Much of the evening’s show-stopping talent came from New Brunswick, including 18-year-old Megan Ouellette of Clair.
“I can see ‘it’ in my students, I can see ‘it’ in my colleagues and I can see ‘it’ in you; it’s with you and it’s never going away,” Anderson told the teen after her performance of “Oh Darling” by The Beatles. “What a soulful interpretation of that song; Paul McCartney’s won just about every award on every continent in every galaxy, and you gave him a run for his money,” Anderson added. “That was tremendous.”
Based on her rendition of the Beatles classic, the audience voted Megan Ouellette to the top three soloists, where she joined other people’s choice contestant Russell and the judge’s pick, Robert Helstrom, 59, of Washburn.
The first performer of the evening, Helstrom sang “At this Moment” by Billy Verna and set the bar high for his competition.
“You really came out running full bore, didn’t you?” Anderson asked the 59-year-old band director of the Fort Fairfield Middle/High School. “That was fantastic — great presence, great feeling, raw emotion and you had a great personal take on that song.”
Despite Helstrom’s obvious talent, showmanship and natural ability, many in the audience will remember his professionalism above all because of his response to a technical glitch.
For his final-three performance, Helstrom was slated to sing the song “God Bless the Child.” Instead, the song “Desperado” was cued up.
Without missing a beat or even batting an eyelash, Helstrom dove right into the ballad with passion, soul and quite a range.
“I was impressed that with your baritone voice and you were able to get up into that tenor range,” Ladner said.
It wasn’t until the second judge spoke with Helstrom that the error was identified.
“So you were supposed to sing ‘God Bless the Child,’ but then that song started playing so you decided to say, ‘What the heck, I’ll sing this one?’” Boutot asked Helstrom.
“It seemed like the thing to do,” Helstrom responded with a smile.
Boutot told Helstrom not only that he was awesome, but that it seemed to her that performing was what he was born to do.
“I thought this show was unbelievably good,” said Claudia Stevens of the United Way of Aroostook. “We have had many comments on the show as it being the best one ever but we hear that every year. Just when we think it is as good as it gets, it gets better.”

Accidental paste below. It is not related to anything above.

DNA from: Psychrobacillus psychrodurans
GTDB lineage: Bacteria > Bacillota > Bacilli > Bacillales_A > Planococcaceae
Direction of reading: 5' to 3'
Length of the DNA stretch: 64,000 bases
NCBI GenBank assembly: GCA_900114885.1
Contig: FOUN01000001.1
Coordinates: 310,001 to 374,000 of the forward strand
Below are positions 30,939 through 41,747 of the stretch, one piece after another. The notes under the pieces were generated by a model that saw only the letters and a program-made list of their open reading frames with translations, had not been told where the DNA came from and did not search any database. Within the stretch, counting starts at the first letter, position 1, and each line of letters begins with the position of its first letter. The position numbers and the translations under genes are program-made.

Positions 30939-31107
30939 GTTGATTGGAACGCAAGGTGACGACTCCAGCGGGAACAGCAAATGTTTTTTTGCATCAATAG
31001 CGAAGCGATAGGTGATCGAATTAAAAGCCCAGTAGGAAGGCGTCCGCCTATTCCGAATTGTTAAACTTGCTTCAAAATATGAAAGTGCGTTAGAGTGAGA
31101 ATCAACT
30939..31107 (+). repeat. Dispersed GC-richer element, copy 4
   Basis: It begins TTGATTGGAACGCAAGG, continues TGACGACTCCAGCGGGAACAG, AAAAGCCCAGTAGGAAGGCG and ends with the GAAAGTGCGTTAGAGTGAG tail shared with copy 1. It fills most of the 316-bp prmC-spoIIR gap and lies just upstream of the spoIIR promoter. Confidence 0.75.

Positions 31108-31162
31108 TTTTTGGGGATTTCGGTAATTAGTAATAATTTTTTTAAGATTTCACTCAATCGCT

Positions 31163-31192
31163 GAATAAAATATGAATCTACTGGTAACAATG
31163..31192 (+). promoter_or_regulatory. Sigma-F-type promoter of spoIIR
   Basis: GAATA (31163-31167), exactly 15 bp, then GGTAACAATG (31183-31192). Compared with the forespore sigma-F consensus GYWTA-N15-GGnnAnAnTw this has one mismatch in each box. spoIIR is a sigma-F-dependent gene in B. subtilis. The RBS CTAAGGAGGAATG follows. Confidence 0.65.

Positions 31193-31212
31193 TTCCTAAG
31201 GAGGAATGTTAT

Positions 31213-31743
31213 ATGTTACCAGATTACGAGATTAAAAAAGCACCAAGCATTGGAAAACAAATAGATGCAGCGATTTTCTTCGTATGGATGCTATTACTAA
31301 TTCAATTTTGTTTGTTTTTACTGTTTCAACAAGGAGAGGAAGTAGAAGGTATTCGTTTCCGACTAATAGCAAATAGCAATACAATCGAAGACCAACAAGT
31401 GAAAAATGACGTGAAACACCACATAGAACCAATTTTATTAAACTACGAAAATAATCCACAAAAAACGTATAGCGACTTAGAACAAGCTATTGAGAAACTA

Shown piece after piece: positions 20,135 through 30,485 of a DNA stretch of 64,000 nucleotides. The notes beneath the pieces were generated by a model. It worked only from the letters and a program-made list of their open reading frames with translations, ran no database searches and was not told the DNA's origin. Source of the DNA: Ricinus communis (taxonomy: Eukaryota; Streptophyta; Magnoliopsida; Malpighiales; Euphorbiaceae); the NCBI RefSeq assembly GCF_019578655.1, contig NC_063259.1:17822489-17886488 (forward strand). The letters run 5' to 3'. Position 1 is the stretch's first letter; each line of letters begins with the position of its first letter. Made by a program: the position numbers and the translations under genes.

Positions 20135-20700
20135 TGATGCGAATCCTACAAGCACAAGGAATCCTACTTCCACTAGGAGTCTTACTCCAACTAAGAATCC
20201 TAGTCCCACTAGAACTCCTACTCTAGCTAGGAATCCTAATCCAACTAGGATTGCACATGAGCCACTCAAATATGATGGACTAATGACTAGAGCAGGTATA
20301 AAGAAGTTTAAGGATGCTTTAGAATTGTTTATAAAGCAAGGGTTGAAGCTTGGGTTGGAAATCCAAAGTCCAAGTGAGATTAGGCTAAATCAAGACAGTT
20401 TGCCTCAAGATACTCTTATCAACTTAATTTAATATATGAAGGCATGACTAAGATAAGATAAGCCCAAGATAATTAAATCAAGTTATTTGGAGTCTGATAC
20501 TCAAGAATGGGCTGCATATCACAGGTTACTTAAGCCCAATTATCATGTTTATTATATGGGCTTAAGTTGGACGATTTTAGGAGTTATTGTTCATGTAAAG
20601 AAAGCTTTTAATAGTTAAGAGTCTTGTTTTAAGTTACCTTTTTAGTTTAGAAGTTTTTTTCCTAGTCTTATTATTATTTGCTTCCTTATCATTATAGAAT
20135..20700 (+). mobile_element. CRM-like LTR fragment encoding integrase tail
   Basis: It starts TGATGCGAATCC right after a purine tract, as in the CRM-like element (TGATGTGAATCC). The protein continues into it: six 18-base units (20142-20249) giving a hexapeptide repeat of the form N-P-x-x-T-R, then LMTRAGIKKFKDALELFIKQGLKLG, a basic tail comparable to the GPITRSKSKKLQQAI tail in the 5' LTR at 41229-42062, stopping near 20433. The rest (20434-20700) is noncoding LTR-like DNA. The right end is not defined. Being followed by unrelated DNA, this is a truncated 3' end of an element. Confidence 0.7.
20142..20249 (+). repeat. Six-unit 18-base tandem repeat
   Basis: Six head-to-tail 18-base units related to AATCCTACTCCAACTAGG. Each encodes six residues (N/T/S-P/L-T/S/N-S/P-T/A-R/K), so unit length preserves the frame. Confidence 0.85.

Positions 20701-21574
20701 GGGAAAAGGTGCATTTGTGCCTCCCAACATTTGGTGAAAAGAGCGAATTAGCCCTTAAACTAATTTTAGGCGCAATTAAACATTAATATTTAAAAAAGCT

According to Stevens, the final figures on just how much fundraising was accomplished for the United Way through the Northern Star competitions this year were not quite finished being tabulated, but will surpass $28,000.
This is the second year of the Northern Star competition, formerly Aroostook Idol, and the event continues to gain popularity, much like 2010 Northern Star Isabelle Pelletier, 13, of St. Jacques, New Brunswick. Within the past year Pelletier has gone on to win Maritime Idol in Canada, and she performed five 45-minute shows in Europe — two in Switzerland and three in France.
While Northern Star continues to be a great opportunity for the United Way of Aroostook to raise funds, it also presents United Way officials with an opportunity to travel throughout The County to the areas that they serve and let people know what the organization is doing to help people in their communities, something Russell and the Sirois siblings will be a part of for 2011.
“In the coming year United Way will be asking our winners to be present at a few of our events, but they will receive a lot of requests from the public for various singing opportunities that they will pick and choose what they want to participate in,” Stevens said.
In anticipating the 2012 Northern Star competition, Stevens predicted it would “continue to grow next year and I anticipate that we will have more groups participating.”